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Disorders of cranial nerves 

Disorders of cranial nerves
Chapter:
Disorders of cranial nerves
Author(s):

R.D.M. Hadden

, P.K. Thomas

, and R.A.C. Hughes

DOI:
10.1093/med/9780199204854.003.2412_update_002

July 30, 2015: This chapter has been re-evaluated and remains up-to-date. No changes have been necessary.

Update:

Chapter reviewed and minor corrections made.

New paragraphs on causes of multiple cranial nerve palsies.

Additional causes of altered facial sensation.

Updated on 28 Nov 2012. The previous version of this content can be found here.
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date: 11 December 2017

The 12 cranial nerves are peripheral nerves except for the optic nerve which is a central nervous system tract. Disorders of particular note include the following: Olfactory (I) nerve—anosmia is most commonly encountered as a sequel to head injury.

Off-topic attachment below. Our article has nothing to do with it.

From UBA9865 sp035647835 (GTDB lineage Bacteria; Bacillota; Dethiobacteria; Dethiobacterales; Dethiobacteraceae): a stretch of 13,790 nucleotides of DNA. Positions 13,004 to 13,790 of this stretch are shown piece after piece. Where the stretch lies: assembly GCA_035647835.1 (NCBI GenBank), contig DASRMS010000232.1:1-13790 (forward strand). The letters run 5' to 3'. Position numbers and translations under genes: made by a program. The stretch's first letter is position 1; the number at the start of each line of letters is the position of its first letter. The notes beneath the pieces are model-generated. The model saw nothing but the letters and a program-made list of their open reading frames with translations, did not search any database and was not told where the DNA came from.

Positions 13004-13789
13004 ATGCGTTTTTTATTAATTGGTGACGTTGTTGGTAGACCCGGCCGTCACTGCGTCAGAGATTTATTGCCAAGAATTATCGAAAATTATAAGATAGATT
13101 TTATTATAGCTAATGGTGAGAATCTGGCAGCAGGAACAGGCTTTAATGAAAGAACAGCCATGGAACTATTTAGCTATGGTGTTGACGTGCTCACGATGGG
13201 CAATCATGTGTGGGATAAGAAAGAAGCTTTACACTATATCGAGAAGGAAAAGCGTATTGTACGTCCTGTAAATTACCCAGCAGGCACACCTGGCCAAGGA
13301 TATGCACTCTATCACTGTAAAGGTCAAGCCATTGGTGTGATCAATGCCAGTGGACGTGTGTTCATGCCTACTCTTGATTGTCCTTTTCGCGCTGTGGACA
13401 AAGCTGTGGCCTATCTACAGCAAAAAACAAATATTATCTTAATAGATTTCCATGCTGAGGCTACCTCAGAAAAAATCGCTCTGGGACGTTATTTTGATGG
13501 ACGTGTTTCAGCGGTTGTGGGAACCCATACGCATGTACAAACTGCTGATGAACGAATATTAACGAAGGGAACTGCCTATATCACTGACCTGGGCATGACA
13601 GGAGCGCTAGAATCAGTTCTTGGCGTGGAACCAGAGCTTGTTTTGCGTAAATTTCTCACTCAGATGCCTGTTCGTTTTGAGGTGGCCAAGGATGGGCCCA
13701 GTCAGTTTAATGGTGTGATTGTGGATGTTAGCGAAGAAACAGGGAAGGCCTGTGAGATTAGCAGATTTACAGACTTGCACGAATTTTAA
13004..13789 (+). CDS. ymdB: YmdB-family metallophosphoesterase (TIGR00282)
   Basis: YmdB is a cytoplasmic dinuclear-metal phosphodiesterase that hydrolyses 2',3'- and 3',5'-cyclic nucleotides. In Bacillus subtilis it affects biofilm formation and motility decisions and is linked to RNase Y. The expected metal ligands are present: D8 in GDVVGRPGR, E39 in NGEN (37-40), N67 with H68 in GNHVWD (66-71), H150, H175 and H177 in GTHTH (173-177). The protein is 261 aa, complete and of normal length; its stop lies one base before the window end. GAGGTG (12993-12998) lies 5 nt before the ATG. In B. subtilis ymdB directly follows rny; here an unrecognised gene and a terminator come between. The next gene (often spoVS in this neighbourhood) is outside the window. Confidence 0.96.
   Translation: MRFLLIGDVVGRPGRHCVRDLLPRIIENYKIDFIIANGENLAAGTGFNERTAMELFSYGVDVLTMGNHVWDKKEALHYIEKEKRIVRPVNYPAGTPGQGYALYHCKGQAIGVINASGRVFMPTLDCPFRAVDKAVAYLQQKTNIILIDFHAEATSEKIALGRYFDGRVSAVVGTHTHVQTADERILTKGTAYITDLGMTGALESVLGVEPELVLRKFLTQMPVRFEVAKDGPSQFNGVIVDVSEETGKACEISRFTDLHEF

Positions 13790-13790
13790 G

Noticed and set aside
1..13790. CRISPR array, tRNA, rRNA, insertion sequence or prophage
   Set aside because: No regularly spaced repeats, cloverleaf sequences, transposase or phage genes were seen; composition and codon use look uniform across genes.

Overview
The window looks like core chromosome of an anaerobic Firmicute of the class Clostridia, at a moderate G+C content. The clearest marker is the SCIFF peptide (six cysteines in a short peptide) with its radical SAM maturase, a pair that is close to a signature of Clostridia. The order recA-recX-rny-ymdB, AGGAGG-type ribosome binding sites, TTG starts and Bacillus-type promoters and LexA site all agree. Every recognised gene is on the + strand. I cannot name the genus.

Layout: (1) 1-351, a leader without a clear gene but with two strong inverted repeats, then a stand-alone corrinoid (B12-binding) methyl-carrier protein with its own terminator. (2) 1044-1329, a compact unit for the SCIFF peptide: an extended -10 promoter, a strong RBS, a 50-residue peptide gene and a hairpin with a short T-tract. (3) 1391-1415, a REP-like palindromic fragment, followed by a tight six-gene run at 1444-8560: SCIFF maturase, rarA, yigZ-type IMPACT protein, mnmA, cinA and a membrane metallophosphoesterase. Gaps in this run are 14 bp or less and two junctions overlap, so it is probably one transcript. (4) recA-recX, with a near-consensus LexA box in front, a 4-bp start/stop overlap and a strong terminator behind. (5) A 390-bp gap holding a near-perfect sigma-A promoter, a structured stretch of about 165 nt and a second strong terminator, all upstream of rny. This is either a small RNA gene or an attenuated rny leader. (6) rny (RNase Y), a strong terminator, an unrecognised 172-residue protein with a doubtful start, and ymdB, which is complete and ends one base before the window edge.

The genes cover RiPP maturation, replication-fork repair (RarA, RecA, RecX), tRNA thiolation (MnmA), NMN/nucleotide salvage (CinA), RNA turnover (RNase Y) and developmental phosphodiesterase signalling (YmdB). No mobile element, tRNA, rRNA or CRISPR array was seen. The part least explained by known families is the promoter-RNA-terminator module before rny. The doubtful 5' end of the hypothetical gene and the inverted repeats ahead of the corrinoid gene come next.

Third, fourth, and sixth cranial nerves—complete lesions lead to the following deficits (1) third nerve—a dilated and unreactive pupil, complete ptosis, and loss of upward, downward and medial movement of the eye; (2) fourth nerve—extorsion of the eye when the patient looks outwards, with diplopia when gaze is directed downwards and medially; (3) sixth nerve—convergent strabismus, with inability to abduct the affected eye and diplopia maximal on lateral gaze to the affected side. The third, fourth, and sixth nerves may be affected singly or in combination: in older patients the commonest cause is vascular disease of the nerves themselves or their nuclei in the brainstem. Other causes of lesions include (1) false localizing signs—third or sixth nerve palsies related to displacement of the brainstem produced by supratentorial space-occupying lesions; (2) intracavernous aneurysm of the internal carotid artery—third, fourth, and sixth nerve lesions. Lesions of these nerves can be mimicked by myasthenia gravis....

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